Caldera to Open Source AIM Performance Benchmarks, UNIX Regular Expression Parser and Give "Open Access" to Open UNIX 8 Source Code

Open Source Community, Users to Benefit from Access to UNIX Intellectual Property

FORUM 2001, SANTA CRUZ, CA—August 20, 2001— Caldera International, Inc. (Nasdaq: CALD) today announced it will Open Source the AIM performance benchmarks and the UNIX Regular Expression Parser, along with two UNIX utilities awk and grep. These technologies will be released under the GPL (Gnu General Public License). In a related move, Caldera will also be making the Open UNIX 8 source code available to members of its developer program who request it. Information about the Caldera developer network is available at

These announcements reflect the continued intention on the part of Caldera to progressively contribute source code and to provide ongoing support to the Open Source community. Caldera expects to release further components of the UNIX intellectual property in coming months.

The AIM performance benchmarks are industry-standard server benchmarks acquired from the former AIM Technology. By Open Sourcing the benchmarks, companies may use them to establish independent validation of internal benchmarking. For example, Caldera can independently establish scalability and stability comparisons between Open UNIX 8 and other platforms. Although the sources will be released under the GPL, the use of the AIM Benchmark trademark in connection with these programs will be restricted based on published guidelines to assure the integrity of these tests as industry standard references.

The UNIX Regular Expression Parser is a library function from Open UNIX 8 used by a number of standard UNIX utilities for complex pattern matching of pieces of text. By Open Sourcing this, along with the awk and grep utilities, Caldera begins a process of making some of the original UNIX utilities, upon which the GNU/Linux system was modeled, available as reference sources. This gives the Open Source community an opportunity to reference these implementations and incorporate the best of both source streams into future GPL implementations of these tools.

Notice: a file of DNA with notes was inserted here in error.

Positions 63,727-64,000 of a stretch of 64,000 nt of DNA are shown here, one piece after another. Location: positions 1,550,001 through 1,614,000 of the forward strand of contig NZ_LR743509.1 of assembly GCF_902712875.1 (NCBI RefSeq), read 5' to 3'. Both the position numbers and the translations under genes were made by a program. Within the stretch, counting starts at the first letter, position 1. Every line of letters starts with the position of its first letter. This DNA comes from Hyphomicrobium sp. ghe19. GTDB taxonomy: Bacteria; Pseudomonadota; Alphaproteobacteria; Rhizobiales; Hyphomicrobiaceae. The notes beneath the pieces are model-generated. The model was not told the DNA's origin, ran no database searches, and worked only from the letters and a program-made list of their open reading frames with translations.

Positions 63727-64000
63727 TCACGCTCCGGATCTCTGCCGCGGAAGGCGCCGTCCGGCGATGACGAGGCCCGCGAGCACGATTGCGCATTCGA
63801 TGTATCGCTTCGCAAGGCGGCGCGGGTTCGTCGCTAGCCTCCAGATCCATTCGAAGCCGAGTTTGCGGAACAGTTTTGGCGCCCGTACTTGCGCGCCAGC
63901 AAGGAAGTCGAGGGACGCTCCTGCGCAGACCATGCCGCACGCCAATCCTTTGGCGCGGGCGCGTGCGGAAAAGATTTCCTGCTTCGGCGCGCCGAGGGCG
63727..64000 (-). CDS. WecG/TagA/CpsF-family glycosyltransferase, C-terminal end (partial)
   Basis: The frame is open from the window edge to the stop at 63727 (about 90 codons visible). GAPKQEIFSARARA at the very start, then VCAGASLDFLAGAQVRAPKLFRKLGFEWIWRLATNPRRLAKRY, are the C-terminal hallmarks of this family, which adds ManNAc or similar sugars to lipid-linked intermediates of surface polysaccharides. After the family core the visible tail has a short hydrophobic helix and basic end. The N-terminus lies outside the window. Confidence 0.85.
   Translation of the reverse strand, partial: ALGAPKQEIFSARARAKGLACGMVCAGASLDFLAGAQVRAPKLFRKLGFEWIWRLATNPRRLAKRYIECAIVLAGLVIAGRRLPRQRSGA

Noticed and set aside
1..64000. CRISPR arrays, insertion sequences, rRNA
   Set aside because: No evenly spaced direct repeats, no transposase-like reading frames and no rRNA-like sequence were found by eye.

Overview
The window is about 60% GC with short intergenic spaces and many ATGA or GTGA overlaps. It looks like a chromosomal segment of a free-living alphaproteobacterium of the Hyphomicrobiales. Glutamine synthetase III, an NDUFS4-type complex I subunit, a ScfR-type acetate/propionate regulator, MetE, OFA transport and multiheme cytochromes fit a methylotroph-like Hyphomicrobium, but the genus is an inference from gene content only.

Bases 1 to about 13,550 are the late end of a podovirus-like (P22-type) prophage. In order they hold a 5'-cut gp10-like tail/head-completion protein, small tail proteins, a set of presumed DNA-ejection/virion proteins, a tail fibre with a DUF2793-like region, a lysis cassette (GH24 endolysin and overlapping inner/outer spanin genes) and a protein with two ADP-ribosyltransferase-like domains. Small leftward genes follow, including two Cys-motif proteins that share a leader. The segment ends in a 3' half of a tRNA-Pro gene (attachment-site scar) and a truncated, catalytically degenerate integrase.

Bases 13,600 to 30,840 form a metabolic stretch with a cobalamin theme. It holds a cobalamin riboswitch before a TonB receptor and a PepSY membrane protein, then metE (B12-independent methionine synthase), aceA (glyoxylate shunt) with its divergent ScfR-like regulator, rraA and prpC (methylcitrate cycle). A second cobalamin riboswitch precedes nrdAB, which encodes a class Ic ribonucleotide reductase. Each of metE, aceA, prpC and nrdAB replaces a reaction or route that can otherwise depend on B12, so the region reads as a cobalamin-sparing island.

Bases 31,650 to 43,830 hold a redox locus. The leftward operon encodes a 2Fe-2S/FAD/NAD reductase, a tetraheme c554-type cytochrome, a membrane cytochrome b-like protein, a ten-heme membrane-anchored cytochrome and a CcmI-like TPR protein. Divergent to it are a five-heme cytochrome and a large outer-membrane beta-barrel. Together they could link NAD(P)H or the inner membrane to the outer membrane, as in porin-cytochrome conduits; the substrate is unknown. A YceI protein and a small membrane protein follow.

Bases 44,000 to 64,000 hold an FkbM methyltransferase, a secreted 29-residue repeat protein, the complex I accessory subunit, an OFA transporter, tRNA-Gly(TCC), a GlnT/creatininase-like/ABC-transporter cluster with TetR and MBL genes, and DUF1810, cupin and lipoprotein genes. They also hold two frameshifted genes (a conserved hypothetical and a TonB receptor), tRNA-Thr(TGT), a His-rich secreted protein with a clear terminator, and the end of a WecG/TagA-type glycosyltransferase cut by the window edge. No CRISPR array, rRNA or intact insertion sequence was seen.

“Many in the Open Source community have asked Caldera to GPL these technologies,” said John Terpstra, vice president of technology for Caldera International. “We have now delivered these utilities and benchmarks. We have chosen the GPL license to directly support corresponding GNU projects.”

The Regular Expression library and tools will be made publicly available on SourceForge this week at In coming months, Caldera will Open Source other UNIX tools and utilities, including pkgmk, pkgadd, pkgrm, pkginfo, pkgproto and more, as well as the Bourne shell, lex, yacc, sed, m4 and make. The licenses under which these technologies will be Open Sourced will be decided based on community and business needs.

“We are very pleased to offer much of the UNIX source code that laid the foundation for the whole GNU/Linux movement,” said Ransom Love, CEO of Caldera International. “In each case, we will apply the right license – GPL, Berkeley, Mozilla, Open Access, or other license – as appropriate to our business goals.

“Our intention is to steer the middle course in the public debate – it’s not a case of free or Open Source versus proprietary, but both, as the situation warrants. We believe the industry is evolving to a model where source code is freely available, innovation is nurtured at the grass roots, and businesses, such as Caldera, can add value as both product and service companies.”

Open Access to Open UNIX 8